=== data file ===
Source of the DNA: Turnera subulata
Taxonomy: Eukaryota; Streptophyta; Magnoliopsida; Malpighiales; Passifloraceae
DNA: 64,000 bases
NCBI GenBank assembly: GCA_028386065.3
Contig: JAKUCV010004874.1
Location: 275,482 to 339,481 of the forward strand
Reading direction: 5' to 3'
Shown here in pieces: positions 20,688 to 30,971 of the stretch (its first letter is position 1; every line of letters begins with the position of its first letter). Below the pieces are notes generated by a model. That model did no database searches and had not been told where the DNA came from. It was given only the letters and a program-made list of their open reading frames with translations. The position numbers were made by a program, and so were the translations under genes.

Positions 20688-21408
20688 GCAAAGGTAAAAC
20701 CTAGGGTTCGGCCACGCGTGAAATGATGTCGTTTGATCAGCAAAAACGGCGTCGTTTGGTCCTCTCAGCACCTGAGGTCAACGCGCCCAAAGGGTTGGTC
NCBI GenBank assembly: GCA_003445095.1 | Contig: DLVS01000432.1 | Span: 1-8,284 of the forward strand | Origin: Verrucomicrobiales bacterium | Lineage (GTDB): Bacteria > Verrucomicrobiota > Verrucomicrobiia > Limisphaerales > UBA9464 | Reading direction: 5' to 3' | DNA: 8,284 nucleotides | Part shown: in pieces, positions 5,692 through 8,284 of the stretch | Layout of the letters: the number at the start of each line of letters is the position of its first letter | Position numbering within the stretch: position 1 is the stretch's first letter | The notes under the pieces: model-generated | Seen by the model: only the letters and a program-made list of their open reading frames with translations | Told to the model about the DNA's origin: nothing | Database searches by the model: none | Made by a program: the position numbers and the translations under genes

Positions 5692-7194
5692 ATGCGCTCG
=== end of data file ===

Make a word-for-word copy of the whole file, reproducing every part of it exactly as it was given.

Source of the DNA: Turnera subulata
Taxonomy: Eukaryota; Streptophyta; Magnoliopsida; Malpighiales; Passifloraceae
DNA: 64,000 bases
NCBI GenBank assembly: GCA_028386065.3
Contig: JAKUCV010004874.1
Location: 275,482 to 339,481 of the forward strand
Reading direction: 5' to 3'
Shown here in pieces: positions 20,688 to 30,971 of the stretch (its first letter is position 1; every line of letters begins with the position of its first letter). Below the pieces are notes generated by a model. That model did no database searches and had not been told where the DNA came from. It was given only the letters and a program-made list of their open reading frames with translations. The position numbers were made by a program, and so were the translations under genes.

Positions 20688-21408
20688 GCAAAGGTAAAAC
20701 CTAGGGTTCGGCCACGCGTGAAATGATGTCGTTTGATCAGCAAAAACGGCGTCGTTTGGTCCTCTCAGCACCTGAGGTCAACGCGCCCAAAGGGTTGGTC
NCBI GenBank assembly: GCA_003445095.1 | Contig: DLVS01000432.1 | Span: 1-8,284 of the forward strand | Origin: Verrucomicrobiales bacterium | Lineage (GTDB): Bacteria > Verrucomicrobiota > Verrucomicrobiia > Limisphaerales > UBA9464 | Reading direction: 5' to 3' | DNA: 8,284 nucleotides | Part shown: in pieces, positions 5,692 through 8,284 of the stretch | Layout of the letters: the number at the start of each line of letters is the position of its first letter | Position numbering within the stretch: position 1 is the stretch's first letter | The notes under the pieces: model-generated | Seen by the model: only the letters and a program-made list of their open reading frames with translations | Told to the model about the DNA's origin: nothing | Database searches by the model: none | Made by a program: the position numbers and the translations under genes

Positions 5692-7194
5692 ATGCGCTCG